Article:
Do Good Fences Make Good Neighbors? Pilot Osterøy Field Project (PILOST) and Redefining boundaries in Southwestern Norway
PILOST is an archaeological survey of southwestern parts of the Island of Osterøy, Norway, focusing on the changes in landscape enclosure (ideologies?) practices as well as settlement and burial patterns from the Neolithic through the Historic Periods in Southwestern Norway. This project examines a unique form of human landscape manipulation through time, taking different forms than those observed elsewhere in Scandinavia. The first field season of PILOST (Summer 2016) initiated extensive field survey, with subsequent seasons in the planning stages in Summer 2017 and beyond. GPS units were utilized to both track survey progress and create GIS maps of the surveyed areas. This continuing project further informs wider archaeological understandings and discussions regarding not only land use and ownership through time, but the interpretation of and attachment of fishing-farming communities to the archaeological landscape.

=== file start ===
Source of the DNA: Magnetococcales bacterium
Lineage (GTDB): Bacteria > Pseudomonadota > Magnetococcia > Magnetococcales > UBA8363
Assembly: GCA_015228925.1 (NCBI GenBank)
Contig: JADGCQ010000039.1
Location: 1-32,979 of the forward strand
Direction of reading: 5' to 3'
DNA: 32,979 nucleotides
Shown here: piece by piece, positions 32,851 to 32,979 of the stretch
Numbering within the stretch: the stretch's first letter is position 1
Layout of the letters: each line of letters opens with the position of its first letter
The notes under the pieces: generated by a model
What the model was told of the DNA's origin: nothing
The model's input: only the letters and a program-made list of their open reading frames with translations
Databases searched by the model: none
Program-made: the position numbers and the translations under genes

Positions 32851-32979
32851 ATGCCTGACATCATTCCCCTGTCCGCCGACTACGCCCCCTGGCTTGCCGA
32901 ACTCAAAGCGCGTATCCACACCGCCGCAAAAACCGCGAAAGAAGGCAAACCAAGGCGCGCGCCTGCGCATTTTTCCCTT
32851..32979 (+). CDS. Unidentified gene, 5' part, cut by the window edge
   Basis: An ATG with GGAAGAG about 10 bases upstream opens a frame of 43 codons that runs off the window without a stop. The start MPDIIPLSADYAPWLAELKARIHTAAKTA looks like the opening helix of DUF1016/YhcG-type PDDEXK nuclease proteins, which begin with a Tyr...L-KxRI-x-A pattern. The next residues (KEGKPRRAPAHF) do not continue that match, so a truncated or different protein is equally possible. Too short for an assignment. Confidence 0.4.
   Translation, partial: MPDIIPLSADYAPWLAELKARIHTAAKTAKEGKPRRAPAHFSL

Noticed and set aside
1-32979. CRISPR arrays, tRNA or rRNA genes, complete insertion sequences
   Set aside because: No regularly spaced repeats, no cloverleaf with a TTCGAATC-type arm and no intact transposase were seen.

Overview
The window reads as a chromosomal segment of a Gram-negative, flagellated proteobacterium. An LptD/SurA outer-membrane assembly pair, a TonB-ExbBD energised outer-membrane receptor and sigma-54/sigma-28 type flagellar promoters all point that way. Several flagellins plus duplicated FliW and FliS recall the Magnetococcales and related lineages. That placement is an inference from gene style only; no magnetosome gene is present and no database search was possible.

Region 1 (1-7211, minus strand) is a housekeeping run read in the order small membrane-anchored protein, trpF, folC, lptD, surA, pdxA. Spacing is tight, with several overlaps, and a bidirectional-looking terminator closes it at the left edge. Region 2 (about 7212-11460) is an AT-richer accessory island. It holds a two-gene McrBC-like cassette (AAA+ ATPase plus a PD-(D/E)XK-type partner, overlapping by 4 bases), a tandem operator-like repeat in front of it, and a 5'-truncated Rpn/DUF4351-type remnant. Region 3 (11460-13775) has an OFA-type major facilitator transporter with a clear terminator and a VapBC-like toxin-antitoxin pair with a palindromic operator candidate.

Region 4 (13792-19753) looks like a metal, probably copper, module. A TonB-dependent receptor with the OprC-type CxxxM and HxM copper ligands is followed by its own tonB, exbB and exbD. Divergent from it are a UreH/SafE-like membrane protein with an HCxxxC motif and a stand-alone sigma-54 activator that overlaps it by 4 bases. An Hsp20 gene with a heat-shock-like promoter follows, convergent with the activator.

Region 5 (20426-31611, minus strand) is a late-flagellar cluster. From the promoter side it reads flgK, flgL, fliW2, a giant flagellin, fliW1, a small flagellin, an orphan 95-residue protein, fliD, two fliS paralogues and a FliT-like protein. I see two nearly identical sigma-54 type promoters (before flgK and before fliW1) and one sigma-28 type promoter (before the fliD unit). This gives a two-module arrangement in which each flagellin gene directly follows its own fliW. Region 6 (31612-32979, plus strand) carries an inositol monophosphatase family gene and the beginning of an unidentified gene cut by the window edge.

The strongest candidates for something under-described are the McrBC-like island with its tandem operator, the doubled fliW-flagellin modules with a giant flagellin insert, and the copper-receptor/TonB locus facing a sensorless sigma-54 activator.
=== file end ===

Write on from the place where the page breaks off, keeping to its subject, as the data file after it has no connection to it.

The data set includes over 145 distinct landscape features, consisting primarily of walls, fences and other boundary markers. These features were identified based on their potential utility to document and inform a discussion of the evolving nature of boundaries, in/outfield usage, and land ownership within fishing-farming communities throughout prehistory, history, and the modern era.
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Do Good Fences Make Good Neighbors? Pilot Osterøy Field Project (PILOST) and Redefining boundaries in Southwestern Norway. Erika Ruhl, Sarah E. Hoffman, Christopher B. Troskosky, Torill Christine Lindstrøm, Ezra B.W. Zubrow. Presented at The 81st Annual Meeting of the Society for American Archaeology, Vancouver, British Columbia. 2017 ( tDAR id: 429409)
min long: -11.074; min lat: 37.44 ; max long: 50.098; max lat: 70.845 ;
Abstract Id(s): 17463